Friday, May 30, 2014

Music in the Shadows

Author:  Sheri Chinen Biesen
Genre:  Performing Arts/Film/Criticism

Five Stars

Smoke. Shadows. Moody strains of jazz. Welcome to the world of "noir musical" films, where tormented antiheroes and hard-boiled musicians battle obsession and struggle with their music and ill-fated love triangles. Sultry divas dance and sing the blues in shrouded nightclubs. Romantic intrigue clashes with backstage careers.

In her pioneering study, Music in the Shadows, film noir expert Sheri Chinen Biesen explores musical films that use film noir style and bluesy strains of jazz to inhabit a disturbing underworld and reveal the dark side of fame and the American Dream. While noir musical films like A Star Is Born include musical performances, their bleak tone and expressionistic aesthetic more closely resemble the visual style of film noir. Their narratives unfold behind a stark noir lens: distorted, erratic angles and imbalanced hand-held shots allow the audience to experience a tortured, disillusioned perspective.
While many musicals glamorize the quest for the spotlight in Hollywood's star factory, brooding noir musical films such as Blues in the Night, Gilda, The Red Shoes, West Side Story, and Round Midnight stretch the boundaries of film noir and the musical as film genres collide. Deep shadows, dim lighting, and visual composition evoke moodiness, cynicism, pessimism, and subjective psychological points of view.

As in her earlier study of film noir, Blackout: World War II and the Origins of Film Noir, Biesen draws on extensive primary research in studio archives to situate her examination within a historical, industrial, and cultural context.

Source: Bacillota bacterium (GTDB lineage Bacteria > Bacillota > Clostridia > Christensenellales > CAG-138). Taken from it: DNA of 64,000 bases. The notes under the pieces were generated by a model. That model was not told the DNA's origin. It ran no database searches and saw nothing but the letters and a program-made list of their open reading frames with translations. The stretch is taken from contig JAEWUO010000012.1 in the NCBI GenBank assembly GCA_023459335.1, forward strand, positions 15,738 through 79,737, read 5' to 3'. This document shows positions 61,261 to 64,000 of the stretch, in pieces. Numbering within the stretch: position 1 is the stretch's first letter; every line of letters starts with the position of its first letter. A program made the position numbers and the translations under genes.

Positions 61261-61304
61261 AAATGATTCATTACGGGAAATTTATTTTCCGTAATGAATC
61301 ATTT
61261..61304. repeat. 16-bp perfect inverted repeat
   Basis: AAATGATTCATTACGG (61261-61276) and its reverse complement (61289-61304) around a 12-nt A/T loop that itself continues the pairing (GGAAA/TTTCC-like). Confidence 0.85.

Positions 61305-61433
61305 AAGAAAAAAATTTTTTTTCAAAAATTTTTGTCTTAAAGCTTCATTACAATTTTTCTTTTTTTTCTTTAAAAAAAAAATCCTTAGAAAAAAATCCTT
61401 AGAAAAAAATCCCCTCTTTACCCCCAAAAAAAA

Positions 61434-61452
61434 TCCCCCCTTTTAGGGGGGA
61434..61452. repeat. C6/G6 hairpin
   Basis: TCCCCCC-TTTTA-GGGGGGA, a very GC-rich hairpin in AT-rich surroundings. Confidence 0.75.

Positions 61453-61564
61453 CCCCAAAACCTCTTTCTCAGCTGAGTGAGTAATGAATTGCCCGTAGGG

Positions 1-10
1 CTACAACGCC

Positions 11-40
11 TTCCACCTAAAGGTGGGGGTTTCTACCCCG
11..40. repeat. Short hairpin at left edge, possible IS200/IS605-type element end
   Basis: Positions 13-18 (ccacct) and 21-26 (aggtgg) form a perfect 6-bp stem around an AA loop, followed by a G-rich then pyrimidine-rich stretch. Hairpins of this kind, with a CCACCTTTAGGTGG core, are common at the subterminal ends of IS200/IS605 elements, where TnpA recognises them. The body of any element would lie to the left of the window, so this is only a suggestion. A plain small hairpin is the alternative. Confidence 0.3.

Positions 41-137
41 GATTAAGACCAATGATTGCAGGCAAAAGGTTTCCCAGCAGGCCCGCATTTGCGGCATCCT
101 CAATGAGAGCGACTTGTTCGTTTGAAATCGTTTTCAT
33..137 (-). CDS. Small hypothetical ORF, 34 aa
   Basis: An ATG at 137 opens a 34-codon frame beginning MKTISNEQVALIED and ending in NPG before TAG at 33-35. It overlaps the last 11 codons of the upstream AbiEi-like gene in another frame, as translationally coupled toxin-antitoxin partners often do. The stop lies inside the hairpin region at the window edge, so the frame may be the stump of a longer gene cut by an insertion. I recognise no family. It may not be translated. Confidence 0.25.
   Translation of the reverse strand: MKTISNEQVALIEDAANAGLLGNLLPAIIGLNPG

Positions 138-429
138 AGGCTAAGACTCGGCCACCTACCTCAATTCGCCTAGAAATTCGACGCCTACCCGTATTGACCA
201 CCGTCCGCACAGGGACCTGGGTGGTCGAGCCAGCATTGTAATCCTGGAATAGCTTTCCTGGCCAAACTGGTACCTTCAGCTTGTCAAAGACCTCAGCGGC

Since I am a huge classic film - especially noir - lover; I couldn't wait to read this book.  Ms. Biesen has written an outstanding book on the use of music in film noir, and the impact it makes.  Drawing upon such films as Gilda, Young Man with a Horn, Blues in the Night, Double Indemnity, and even The Major and the Minor - a film which uses the song "A Woman's a Two Face" sung by a cadet to Ginger Rogers (masquerading as a teenager, believe it or not) - she has written a comprehensive and extensive work that is well-written and fascinating to read.

Anyone who is interested in film noir would find this indispensable as a reference - after all, who can forget Dooley Wilson in Casablanca crooning 'As Time Goes By?'  She covers both well-known and not so well-known films - Christmas Holiday being one of my favorites - Gene Kelly and Deanna Durbin in a dark noir film, both playing against character  (I suggest you try to find a copy; it will definitely be worth your while) - and offers a description of the Musician's Strike of 1942, which has long since passed into history, yet spawned some of the greater singers of the century (Frank Sinatra among them).

A highly recommended book for both film fans and music lovers alike; after all, who can go wrong with a book that has the sultry Rita Hayworth as Gilda on the cover?

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